Andersen, Hendrick Christian [Hrsg.]; Hébrard, Ernest M. [Hrsg.]
Creation of a world centre of communication — Paris, 1913

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towards eternal life. He gave it to all the world, as well to rulers and kings
as to the meek and the humble; a light so clear and inspiring, so pure and
comprehensible that even the blind can see the kingdom of heaven through
the eyes of the soul. He taught men that the kingdom of heaven is within,
and that, through love and devotion, through labour and justice, this invisible
kingdom would grow strong and imperishable.

After the fall of the Roman Empire we can trace in detail the development
of the spiritual capital with its world-embracing interests and endeavours.
We watch the influence of this new centralisation advancing over the surface
of the earth. And, as this mighty power extends, we nevertheless note with
pain that the centre whence it is distributed enriches itself, and often demands
rights that spring from no real religious motives. We find again obligations
imposed and brought to bear upon states and men and a new development
of human activity.

Ambitious men with the sanction and protection of this ecclesiastical
centre, fortify themselves upon hill-tops, forming small kingdoms of their
own, subordinating the surrounding people through force of arms, and increas-
ing their riches by war and bloodshed.

We find the world divided into states. Boundary lines are fixed at the
cost of bloodshed and suffering, and geographical definitions separate coun-
tries, these having their special laws and rights.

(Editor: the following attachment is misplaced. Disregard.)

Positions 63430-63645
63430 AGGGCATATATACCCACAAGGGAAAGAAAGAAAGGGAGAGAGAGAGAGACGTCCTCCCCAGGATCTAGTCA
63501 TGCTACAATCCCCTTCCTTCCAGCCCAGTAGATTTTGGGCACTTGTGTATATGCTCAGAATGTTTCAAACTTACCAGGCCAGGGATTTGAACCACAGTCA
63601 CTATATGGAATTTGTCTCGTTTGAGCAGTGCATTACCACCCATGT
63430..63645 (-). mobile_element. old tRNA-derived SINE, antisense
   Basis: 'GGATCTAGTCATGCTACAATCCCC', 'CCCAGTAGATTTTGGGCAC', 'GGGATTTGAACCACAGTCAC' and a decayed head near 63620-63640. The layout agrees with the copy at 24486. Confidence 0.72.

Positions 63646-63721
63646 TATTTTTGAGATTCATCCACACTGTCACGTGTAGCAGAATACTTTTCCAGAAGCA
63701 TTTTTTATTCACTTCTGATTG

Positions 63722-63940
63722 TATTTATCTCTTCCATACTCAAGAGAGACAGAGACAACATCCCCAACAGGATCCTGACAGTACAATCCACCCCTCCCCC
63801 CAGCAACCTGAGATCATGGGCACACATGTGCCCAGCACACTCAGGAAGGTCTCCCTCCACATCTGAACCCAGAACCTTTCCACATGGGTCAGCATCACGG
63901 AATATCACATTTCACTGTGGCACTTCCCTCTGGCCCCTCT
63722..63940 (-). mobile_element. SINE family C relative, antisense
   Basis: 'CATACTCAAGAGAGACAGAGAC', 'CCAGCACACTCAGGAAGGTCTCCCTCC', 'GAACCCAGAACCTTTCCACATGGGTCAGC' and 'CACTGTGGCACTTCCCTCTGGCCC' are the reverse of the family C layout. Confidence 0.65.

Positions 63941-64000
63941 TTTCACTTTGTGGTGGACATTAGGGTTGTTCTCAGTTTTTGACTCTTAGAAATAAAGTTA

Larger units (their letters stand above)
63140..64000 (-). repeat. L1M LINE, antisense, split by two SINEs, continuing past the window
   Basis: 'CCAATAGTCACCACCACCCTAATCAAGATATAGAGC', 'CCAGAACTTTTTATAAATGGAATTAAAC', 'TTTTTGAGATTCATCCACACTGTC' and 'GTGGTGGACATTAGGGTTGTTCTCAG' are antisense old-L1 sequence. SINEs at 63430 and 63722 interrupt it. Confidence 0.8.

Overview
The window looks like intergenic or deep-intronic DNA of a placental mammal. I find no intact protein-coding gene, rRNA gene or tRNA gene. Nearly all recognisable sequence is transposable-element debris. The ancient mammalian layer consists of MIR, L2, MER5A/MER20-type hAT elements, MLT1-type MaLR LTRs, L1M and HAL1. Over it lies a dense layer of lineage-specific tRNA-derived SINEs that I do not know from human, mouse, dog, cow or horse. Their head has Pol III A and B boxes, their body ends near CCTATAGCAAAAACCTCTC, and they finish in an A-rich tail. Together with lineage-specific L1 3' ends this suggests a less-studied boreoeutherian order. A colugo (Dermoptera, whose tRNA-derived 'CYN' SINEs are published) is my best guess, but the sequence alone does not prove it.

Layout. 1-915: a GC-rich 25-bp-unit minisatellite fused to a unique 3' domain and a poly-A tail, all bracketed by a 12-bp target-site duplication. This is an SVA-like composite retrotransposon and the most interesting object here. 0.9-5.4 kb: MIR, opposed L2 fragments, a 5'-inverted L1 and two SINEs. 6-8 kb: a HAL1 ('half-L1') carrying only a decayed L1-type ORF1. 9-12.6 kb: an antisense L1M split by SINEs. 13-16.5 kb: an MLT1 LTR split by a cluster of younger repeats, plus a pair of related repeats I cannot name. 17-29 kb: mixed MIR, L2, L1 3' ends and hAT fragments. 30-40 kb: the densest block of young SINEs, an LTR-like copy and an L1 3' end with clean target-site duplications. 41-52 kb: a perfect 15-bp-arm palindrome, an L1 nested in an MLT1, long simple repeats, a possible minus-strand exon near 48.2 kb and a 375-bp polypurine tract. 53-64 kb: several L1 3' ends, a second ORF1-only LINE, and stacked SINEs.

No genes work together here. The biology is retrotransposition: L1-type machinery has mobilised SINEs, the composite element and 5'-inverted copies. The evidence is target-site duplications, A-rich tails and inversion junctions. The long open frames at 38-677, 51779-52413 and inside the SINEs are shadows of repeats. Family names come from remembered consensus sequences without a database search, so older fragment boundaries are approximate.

Christianity, with its divine mission and obligations, now often lends
its most powerful arms to the rulers of men, who use this means to gain
the most unrighteous ends. Again pages of human history are polluted
with corruption and blood. In this age religion takes the form of a mighty
figure seated above the clouds, holding with terrible significance a material
hell in one hand, a material heaven in the other, the former being the punish-
ment of those who refused to give their life and strength to vain ambitions
and claims, and to subordinate themselves to their rulers; whilst the latter
was offered as the reward for self-effacement in ministering to princely
egoism and ambition.

Bloody wars, caused and sanctioned by personal ambition in the guise
of religion give negation to the teachings of Christ, and cover with infamy
the record of those days. Yet, the definition, clearly outlined by Christ, of
God in man, can never pass away.

In calling to mind the history and evolution of men and states, we can
trace and clearly realise the means that facilitated the achievements of their
highest aims, their development and progress, as well as the cause of their

We do not discuss the virtue or vice of any epoch or ruler. But as
we are assured of the divinity of the human soul, we can survey the past with
calm and serene judgment, and endeavour to strengthen the future by a deeper
comprehension of the God in man and so help through unity, strength and

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